- Pakistan’s elite urged to shun dependence on foreign loans.
- Elite need to build up common grounds to revive economy: scholar.
- Decron says IMF’s bailout package would not provide a solution.
UK’s visiting professor of Economic Policy at Oxford University, Stefan Dercon, has called upon Pakistan’s elite to shun dependence on foreign loans to revive the ailing economy, saying that the privileged class of the country is losing ground and legitimacy, The News reported.
“The elite will have to change to build up common grounds because there is no quick fix. It can be done through political bargaining among the military, politicians, bureaucrats, intellectuals, and journalists. There is no quick fix,” former economic adviser to the Department for International Development (DfID) said while speaking on the second day of a conference, organised by the World Bank (WB), in collaboration with the Pakistan Institute of Development Economics (PIDE) here on Saturday.
Dercon said Pakistan’s elite bargain is just focused on enough stability to achieve the status quo, but there are voices that maintaining the status quo would not provide any solution. The status quo, he said, was basically a zero-sum game.
He cited the example of a cricket match where the selectors were choosing the team and players were on the ground, but this whole game was not securing the desired results.
He said the IMF’s next bailout package would not provide a solution and the same applied to getting bailout from other bilateral donors.
Dercon said Pakistan’s economy was in bad shape and there would be no one rescuing the ailing economy of the country. “The solution is to develop common grounds,” he said.
He said that Bangladesh had come out of the difficult situation and it went up to the IMF prior to the eruption of the crisis. “There is now time to unchain Pakistan’s economy and let live like other elephant economies,” he added.
To a query, he said drivers of change would bring the change but he could not predict whether it would be like the Arab Spring or whether elites would prefer to change to clinch a smooth transition in Pakistan.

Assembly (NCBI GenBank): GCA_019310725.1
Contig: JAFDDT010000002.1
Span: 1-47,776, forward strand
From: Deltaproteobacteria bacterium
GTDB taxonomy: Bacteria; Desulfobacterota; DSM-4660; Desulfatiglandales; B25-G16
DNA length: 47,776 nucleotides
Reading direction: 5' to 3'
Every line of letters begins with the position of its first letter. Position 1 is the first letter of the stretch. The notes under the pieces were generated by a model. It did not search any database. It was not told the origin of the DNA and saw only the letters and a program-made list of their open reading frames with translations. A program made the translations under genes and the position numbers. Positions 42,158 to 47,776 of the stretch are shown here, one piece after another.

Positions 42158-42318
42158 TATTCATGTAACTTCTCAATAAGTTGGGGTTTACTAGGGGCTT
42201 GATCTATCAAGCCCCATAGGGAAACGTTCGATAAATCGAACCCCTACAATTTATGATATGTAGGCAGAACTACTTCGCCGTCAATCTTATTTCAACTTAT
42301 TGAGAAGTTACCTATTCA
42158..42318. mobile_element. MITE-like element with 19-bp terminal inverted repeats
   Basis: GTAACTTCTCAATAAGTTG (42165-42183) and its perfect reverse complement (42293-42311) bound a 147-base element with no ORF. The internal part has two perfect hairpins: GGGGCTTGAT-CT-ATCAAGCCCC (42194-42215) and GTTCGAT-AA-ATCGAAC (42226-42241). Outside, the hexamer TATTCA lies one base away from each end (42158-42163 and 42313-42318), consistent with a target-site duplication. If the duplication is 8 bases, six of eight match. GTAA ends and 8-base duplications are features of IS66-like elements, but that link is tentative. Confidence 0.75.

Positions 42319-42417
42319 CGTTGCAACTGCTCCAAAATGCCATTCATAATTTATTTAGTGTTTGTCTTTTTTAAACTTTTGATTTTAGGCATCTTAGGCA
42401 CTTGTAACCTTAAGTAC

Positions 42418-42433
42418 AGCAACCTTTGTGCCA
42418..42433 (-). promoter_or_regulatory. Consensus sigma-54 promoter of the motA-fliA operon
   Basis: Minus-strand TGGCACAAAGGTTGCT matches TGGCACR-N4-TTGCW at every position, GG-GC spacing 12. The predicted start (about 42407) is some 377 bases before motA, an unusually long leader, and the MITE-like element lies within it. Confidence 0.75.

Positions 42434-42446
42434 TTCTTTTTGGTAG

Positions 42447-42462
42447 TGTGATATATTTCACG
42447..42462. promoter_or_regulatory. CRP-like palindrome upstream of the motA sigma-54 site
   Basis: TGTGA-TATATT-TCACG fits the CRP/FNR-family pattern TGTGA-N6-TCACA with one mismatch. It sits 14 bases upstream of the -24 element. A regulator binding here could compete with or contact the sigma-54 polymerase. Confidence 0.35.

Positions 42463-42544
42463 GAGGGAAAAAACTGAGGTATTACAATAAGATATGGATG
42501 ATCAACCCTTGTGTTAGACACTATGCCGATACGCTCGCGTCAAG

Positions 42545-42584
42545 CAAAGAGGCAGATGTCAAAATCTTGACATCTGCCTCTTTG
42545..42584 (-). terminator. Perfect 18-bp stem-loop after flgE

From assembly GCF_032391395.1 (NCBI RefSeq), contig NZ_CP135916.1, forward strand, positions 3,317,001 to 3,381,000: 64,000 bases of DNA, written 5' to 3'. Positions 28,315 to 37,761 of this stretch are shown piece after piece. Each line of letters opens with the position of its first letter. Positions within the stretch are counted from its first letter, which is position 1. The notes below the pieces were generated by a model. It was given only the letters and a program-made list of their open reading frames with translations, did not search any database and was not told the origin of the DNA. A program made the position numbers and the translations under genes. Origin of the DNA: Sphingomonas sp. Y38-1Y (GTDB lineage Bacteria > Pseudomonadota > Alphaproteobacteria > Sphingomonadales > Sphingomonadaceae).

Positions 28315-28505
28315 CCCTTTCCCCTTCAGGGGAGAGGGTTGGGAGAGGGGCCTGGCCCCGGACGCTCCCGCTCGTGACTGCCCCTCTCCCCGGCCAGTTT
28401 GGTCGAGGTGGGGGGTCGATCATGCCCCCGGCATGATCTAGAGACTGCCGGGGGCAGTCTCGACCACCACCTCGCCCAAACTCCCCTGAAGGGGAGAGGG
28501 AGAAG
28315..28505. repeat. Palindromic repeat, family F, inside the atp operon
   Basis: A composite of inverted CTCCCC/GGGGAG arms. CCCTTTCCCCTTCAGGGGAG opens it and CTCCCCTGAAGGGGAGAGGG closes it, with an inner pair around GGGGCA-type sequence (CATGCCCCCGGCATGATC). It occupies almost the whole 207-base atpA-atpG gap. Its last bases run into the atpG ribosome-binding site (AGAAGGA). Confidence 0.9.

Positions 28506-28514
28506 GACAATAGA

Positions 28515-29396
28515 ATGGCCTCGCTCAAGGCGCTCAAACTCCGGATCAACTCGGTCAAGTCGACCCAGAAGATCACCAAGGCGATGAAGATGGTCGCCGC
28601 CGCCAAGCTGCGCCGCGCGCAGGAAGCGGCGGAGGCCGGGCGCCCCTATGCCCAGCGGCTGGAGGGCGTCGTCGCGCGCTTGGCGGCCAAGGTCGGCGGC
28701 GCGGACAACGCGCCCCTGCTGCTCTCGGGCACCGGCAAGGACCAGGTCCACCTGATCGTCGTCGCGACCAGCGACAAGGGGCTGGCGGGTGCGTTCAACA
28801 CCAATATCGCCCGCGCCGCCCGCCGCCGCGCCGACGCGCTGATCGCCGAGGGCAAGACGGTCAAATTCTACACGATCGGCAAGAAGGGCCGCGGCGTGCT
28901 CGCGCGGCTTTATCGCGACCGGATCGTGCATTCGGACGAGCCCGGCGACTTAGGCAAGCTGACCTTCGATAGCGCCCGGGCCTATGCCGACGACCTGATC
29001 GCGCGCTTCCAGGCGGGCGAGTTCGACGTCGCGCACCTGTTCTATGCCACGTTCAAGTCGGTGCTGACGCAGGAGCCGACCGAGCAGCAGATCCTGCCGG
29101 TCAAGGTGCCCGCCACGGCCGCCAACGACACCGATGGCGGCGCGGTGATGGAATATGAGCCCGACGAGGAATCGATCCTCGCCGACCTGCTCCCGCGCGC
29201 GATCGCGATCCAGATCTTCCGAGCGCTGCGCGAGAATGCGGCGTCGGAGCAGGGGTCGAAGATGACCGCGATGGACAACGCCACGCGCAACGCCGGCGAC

WB’s Regional Director for South Asia Equitable Growth, Finance and Institutions Mathew Verghis said Pakistan’s economic model was no longer sustainable, indicating increased macroeconomic imbalances, which means continuous dependence on external partners.
It also resulted in falling living standards further behind peers and in the case of Pakistan, climate change represents a major new threat.
Pakistan, he said, has the potential for much faster growth as other countries have achieved sustained periods of rapid growth, often following moments of crisis. While growth models have differed, some critical foundations appear necessary.
He said Pakistan would have to make a major policy shift by fully exploiting the world economy, maintaining macroeconomic stability, mustering high savings and investment, letting markets allocate resources, and achieving a committed, credible, and capable government.
He said political instability and uncertainty are the primary constraints to investments, which lead to weak and often deteriorating performance against governance indicators; therefore, a broad-based political commitment was required to undertake difficult reforms.
Nauman Ishtiaq, a former consultant to the Ministry of Finance, said there was an urgent need to re-prioritise the public investment expenditures as there was a need for effective spending for achieving the quality of each penny spent from the national exchequer.
He proposed to bring changes in the Public Sector Development Programme (PSDP) and abolishing parliamentarian schemes, which were utilised on minor schemes.
In the power sector session, experts were of the opinion that improving governance was a must, as Rs11 to 14 trillion were wasted as losses of the power sector in the last decade.
Tahir Basharat Cheema said electricity was a public good and the responsibility of the government was to provide it to all at affordable rates.